“Headline writing is telling the story and selling the story,” said Greg Rasa, news editor for the Seattle Times, sharing tips at a recent SPJ-W workshop. A graduate from the UW’s Comm Lead program with 26 years of journalistic experience, Rasa is an expert on this topic and shares tried-and-true methods on how to make articles “clicktastic”. Bloggers take note: the same techniques that garner readership for a news story can make your content searchable and successful.
Six Tips For Great Headlines
1) Be specific
Front load the good stuff because Google crawls top-down to determine SEO. Rasa describes this as the “Mullet Rule”; keep business in front. Use full names and keywords that people are searching for. Refer to Google Trends to compare popular searches and refine the search by time and location. Also, given the search trend history, if you use the word “free” in your headline that is a safe bet.
2) Make headlines conversational
Rasa described a writing tactic called “Hey Mabel”. If someone were to read the headline aloud to a friend, would it strike a conversation and interest in the topic? Use conversational language and steer clear of jargon and unfamiliar terms. For example, say “money” instead of “funds”. It is also important to avoid using the word “still”. As Rasa explained, “if something is ‘still’ happening it is not news.”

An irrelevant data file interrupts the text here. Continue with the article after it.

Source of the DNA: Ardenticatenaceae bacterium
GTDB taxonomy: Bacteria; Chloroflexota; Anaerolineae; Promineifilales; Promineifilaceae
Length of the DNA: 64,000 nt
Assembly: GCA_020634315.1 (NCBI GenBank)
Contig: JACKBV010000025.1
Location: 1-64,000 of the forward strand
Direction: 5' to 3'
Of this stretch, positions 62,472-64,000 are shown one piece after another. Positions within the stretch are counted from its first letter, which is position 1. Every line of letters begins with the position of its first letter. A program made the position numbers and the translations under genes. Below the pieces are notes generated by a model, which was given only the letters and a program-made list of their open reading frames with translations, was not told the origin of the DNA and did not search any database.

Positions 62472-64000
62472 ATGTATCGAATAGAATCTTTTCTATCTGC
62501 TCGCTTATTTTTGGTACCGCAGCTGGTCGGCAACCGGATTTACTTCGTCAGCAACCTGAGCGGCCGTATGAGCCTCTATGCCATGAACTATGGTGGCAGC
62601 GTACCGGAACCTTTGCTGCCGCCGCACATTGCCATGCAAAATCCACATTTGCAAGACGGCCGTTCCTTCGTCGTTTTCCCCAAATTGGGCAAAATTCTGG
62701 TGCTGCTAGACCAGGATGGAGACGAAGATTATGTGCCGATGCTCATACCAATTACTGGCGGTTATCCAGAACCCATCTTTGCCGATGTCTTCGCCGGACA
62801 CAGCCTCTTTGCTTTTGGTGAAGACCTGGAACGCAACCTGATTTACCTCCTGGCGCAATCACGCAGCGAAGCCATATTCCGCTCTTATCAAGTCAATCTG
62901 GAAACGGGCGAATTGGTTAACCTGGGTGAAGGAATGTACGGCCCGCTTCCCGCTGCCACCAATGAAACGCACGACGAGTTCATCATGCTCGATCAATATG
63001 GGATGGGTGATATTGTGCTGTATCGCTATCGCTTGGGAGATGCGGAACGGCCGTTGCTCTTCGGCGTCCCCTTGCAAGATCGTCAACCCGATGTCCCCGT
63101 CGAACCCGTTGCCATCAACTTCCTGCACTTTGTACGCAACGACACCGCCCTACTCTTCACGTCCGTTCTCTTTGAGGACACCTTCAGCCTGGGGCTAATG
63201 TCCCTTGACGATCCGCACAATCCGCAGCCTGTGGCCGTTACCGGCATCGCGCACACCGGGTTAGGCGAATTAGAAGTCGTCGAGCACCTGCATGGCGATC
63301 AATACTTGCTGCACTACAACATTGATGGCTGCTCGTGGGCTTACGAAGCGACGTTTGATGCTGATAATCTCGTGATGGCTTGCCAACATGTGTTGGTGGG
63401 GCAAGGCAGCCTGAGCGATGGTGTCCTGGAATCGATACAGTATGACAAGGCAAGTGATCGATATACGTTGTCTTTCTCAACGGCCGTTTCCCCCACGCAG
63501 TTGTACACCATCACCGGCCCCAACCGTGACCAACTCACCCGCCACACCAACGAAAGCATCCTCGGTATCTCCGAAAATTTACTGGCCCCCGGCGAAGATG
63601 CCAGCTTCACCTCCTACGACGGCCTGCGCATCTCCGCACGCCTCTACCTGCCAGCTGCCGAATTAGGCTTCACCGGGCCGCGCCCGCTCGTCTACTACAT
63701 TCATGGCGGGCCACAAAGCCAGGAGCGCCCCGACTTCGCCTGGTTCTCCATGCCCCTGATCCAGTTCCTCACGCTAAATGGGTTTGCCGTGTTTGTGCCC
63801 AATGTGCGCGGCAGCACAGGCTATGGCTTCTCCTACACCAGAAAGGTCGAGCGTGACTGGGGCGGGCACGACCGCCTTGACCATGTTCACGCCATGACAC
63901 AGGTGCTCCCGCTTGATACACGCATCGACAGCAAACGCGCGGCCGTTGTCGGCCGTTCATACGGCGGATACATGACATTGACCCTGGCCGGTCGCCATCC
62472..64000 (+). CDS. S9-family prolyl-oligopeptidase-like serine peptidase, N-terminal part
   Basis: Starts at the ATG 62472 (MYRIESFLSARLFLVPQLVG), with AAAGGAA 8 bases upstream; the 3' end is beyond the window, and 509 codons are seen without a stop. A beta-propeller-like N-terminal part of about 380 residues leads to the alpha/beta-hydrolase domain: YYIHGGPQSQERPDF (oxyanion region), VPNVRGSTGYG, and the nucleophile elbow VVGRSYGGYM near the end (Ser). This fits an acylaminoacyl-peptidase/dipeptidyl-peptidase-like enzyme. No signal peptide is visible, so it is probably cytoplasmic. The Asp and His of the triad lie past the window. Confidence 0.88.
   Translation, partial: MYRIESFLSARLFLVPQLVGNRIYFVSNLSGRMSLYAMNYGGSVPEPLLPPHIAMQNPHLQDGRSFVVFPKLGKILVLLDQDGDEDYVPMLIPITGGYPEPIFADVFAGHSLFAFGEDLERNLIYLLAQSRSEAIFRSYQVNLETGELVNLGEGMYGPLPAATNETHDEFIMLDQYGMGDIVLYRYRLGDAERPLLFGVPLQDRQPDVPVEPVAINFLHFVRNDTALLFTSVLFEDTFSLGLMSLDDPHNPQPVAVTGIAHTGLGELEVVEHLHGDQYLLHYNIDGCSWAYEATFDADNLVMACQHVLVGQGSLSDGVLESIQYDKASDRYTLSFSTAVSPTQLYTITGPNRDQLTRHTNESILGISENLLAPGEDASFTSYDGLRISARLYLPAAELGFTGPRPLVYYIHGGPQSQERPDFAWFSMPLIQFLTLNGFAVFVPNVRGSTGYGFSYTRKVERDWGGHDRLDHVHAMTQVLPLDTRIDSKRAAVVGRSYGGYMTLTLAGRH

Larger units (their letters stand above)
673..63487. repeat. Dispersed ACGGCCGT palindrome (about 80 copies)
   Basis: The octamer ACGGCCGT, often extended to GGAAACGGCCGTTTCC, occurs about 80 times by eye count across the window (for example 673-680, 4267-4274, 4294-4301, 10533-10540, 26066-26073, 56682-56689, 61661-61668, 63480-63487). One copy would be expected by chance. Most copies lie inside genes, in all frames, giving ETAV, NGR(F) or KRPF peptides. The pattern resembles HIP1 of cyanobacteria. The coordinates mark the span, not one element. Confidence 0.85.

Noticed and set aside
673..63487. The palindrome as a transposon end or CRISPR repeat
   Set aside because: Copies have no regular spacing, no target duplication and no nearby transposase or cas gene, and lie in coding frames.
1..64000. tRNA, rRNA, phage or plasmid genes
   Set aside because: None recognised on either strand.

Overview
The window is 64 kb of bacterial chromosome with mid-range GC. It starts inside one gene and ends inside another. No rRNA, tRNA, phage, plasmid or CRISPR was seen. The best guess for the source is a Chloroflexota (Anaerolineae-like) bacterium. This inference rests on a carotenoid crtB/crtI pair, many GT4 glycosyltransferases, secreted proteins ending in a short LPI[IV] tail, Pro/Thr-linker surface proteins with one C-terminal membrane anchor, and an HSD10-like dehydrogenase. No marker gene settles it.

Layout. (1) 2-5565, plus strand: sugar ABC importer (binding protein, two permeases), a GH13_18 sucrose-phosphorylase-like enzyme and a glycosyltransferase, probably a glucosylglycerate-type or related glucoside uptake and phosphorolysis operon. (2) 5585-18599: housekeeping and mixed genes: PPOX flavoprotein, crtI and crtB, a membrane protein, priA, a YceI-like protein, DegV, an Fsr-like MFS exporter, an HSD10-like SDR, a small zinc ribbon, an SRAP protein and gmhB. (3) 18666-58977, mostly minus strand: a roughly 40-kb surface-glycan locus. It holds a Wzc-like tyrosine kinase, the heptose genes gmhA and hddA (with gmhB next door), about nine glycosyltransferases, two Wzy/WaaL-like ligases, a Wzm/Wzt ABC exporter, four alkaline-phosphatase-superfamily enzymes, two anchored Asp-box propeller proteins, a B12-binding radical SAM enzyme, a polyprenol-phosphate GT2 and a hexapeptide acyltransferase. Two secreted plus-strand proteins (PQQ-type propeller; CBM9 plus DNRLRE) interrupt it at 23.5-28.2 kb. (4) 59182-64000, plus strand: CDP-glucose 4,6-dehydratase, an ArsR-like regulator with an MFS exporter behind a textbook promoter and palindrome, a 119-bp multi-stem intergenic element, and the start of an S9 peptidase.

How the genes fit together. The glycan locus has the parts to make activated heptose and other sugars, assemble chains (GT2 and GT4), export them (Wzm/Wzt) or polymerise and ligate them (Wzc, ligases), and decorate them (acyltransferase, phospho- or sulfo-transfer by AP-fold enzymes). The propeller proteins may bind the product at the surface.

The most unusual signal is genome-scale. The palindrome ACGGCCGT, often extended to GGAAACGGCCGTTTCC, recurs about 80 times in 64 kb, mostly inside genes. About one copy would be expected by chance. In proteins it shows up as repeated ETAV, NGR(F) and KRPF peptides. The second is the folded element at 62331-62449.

3) Stay on point and use the right detail.
Pay attention to the interesting keywords and phrases used in the story as people are likely to search for them. Attempt to “spin the story forward”. Use attention-grabbing details that lure the reader in. Remain light-hearted or neutral; readers don’t like articles that bum them out and have less interest for stories that aren’t local (assuming that your’s is a local publication).
4) Be clear rather than clever
Give the reader a fair understanding of what to expect. without giving too much away. Sometimes it’s ok to leave things out of the headline to encourage clicks but use “click-bait” in moderation. It is best to be clear and straightforward.
5) Before you send, look again
Collaboration really helps. Bounce ideas off each other and get advice from others. Step back and “slot” yourself, read the story cold and see if the headline makes any sense. Read the headline as a potential viewer would and react/reflect accordingly.
6) *Bonus tip*
Never use the word “iconic”. It is overused and therefore means nothing.